The Fringe Society communities mailing list is for community groups and charities based in Edinburgh and Lothian that would like to receive information about the Fringe.

Find out more and sign up here

Want to bring your community group to the Fringe but don’t know where to begin? Here are 10 things to know for how to get started. 

1. Choosing a show

Look through the show listings or using the Advanced Search tool. You can narrow down the number of shows by choosing your preferred dates, times, genres, discounts, accessibility, age range and more. With that said, word of mouth is still one of the best ways to learn what’s going on, so make sure to ask friends, colleagues or even passers-by.

2. Booking a show

You can book tickets and find information on your shows and venues both online and on the app. You can also book over the phone or in person at a box office. Our booking team know a lot about the venues, what the access and seating is like, whether a show has audience participation and much more. You can call a member of our friendly customer service team on +44 (0)131 226 0015 and ask them anything about the show you’re booking.

Oh, and don’t forget to ask about our access booking service, which is available to anyone who needs it.

3. Planning your trip

Edinburgh during the Fringe is a busy place and latecomers may not be admitted to shows, so schedule in some extra travel time to get from A to B.

Seating in a show (when available) is unreserved in almost all cases. If you want to sit together as a family or group, arrive together in plenty of time before the performance.

Parking can be difficult during the Fringe; we recommend walking, cycling or using public transport wherever possible.

Street performer at the Fringe

4. Taking a break

If you’re bringing a larger group, you might want to think about places where you can catch a break or stop for a packed lunch. While the city centre is busy, you can usually find space at the public places on the map below.

We’ve compiled this list based on recommendations from local community groups. If you have any additional tips on great places to take a breather, email them to [email protected] and we’ll add them to our map. Please note that we don’t check each place ourselves and can’t guarantee they’ll provide exactly what you’re after.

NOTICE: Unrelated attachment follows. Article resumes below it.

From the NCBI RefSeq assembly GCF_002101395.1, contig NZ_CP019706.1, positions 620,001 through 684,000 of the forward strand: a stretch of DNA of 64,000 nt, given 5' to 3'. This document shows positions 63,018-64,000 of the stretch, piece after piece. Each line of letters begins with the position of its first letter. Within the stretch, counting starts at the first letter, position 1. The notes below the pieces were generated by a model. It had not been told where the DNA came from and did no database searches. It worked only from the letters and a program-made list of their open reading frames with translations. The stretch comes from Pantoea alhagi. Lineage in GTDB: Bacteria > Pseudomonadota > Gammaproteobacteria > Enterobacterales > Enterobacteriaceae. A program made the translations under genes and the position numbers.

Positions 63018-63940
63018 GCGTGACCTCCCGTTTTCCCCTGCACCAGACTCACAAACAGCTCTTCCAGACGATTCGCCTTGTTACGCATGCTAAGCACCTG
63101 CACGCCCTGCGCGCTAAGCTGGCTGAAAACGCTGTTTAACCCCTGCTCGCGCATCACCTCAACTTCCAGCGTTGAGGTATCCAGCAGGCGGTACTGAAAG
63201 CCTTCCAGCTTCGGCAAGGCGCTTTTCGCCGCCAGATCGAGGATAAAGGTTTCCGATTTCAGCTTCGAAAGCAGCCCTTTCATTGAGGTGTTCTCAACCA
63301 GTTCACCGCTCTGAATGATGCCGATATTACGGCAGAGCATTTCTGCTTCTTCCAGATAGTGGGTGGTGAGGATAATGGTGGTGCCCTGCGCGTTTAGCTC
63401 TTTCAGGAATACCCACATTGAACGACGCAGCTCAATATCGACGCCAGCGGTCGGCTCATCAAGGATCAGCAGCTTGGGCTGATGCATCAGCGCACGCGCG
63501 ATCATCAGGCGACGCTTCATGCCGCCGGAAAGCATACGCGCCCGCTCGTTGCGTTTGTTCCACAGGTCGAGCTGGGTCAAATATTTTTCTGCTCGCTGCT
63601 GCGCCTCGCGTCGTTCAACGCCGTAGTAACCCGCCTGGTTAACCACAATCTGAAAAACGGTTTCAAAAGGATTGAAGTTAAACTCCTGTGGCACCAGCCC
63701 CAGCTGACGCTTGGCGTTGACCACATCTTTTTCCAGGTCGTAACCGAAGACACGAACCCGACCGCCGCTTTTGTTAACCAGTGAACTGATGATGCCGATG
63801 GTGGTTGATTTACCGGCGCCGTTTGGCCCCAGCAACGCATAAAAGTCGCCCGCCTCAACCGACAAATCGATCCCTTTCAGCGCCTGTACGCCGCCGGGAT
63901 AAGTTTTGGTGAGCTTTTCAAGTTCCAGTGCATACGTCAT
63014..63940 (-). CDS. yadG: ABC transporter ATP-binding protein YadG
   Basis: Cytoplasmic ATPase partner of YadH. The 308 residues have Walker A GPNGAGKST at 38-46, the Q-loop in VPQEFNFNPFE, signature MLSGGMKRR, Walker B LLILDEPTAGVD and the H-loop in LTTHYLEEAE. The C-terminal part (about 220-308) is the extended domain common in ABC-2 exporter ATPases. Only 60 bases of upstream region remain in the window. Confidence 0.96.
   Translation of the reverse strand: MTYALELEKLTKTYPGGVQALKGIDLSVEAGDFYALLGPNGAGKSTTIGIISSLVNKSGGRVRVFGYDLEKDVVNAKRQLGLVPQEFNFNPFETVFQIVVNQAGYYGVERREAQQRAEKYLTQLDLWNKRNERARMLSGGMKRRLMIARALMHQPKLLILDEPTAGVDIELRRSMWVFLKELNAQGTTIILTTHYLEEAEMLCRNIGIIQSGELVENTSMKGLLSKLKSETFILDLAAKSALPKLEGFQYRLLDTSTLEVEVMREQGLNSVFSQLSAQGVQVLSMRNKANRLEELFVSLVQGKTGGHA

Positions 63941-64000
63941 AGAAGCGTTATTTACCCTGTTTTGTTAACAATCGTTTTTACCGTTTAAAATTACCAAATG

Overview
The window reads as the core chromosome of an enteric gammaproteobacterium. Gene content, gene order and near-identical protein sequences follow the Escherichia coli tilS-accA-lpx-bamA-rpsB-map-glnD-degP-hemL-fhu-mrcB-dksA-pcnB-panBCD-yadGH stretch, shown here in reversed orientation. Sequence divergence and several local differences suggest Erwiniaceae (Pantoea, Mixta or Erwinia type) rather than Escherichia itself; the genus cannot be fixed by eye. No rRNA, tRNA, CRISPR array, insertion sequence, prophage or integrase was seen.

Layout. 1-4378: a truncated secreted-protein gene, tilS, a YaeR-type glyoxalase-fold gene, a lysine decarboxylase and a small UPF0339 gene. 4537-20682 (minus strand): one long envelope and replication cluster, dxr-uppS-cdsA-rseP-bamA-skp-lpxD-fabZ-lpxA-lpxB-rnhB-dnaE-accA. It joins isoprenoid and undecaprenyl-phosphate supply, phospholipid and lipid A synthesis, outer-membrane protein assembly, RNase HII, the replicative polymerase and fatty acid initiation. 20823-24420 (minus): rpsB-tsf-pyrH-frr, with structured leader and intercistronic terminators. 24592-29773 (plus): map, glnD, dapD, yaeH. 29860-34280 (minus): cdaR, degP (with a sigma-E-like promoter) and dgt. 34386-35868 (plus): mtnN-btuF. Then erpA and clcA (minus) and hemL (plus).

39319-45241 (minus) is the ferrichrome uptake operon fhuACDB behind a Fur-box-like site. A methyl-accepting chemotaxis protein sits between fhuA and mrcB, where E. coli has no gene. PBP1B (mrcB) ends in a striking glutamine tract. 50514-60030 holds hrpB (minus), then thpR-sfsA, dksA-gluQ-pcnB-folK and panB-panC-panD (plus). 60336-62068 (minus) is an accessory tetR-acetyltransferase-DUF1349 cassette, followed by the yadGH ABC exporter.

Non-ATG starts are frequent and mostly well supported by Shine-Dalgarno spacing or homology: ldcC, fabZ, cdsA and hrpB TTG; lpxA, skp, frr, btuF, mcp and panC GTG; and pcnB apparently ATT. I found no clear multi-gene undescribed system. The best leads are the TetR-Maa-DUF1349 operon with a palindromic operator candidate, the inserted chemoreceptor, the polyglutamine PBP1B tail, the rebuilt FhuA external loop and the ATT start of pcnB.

5. What to wear

High heels or wellies? Suit or tracksuit? Wear whatever clothes you feel comfortable in – you don’t need to wear anything fancy or formal at the Fringe. However we all know what the Edinburgh weather’s like, so make sure you’re prepared!

6. How to get a taste of what's out there

Every day from 11:00 – 21:00 on the Royal Mile (between Cockburn Street and George IV Bridge) and the Mound (near Princes Street ) there are family-friendly shows on the streets. You can see circus acts, musicians, living statues, arts and craft stalls and much more.

The street events are free, are on every day and are busiest at weekends, particularly in the afternoon. If you want to visit while it’s quieter, we recommend aiming for weekdays.

Street performer at the Fringe

7. Tipping performers

The only people who pay the street performers are the public who watch the shows, so don’t be alarmed when they ask for donations near the end of their performance. If you enjoy their show and can afford it, please put a donation in the hat – it helps them keep doing what they’re doing.

Audience member tipping street performer

8. Keeping your group together

What if someone in your group gets lost at the street events? Our friendly Street Team members wear bright red uniforms and are there to help in this situation. They can also help with advice and more to make sure you have a good experience.

A street events staff member in uniform

9. Audience participation   

Street performers (and some Fringe performers in venues) will often ask for volunteers to help in their shows. Don’t panic: they’re talented at choosing people who’ll be confident on stage, and it can be a great way to get an extra-special Fringe experience. Volunteers are often picked from the front three rows. 

Street performer and audience member

10. Going to a free show

Many venues also host free shows indoors. Admittance to these shows is usually done on a first-come, first-served basis, or can be ticketed. If you’re planning to visit with a large group, we recommend you get in touch with the venue beforehand to make sure there’s space. You should also consider this point for walking tours and other roaming shows as there may be an upper limit to the number of people in a group. The points above about tipping also apply to free shows in venues.

Still stuck? 

Contact [email protected] and we’ll do our best to guide you.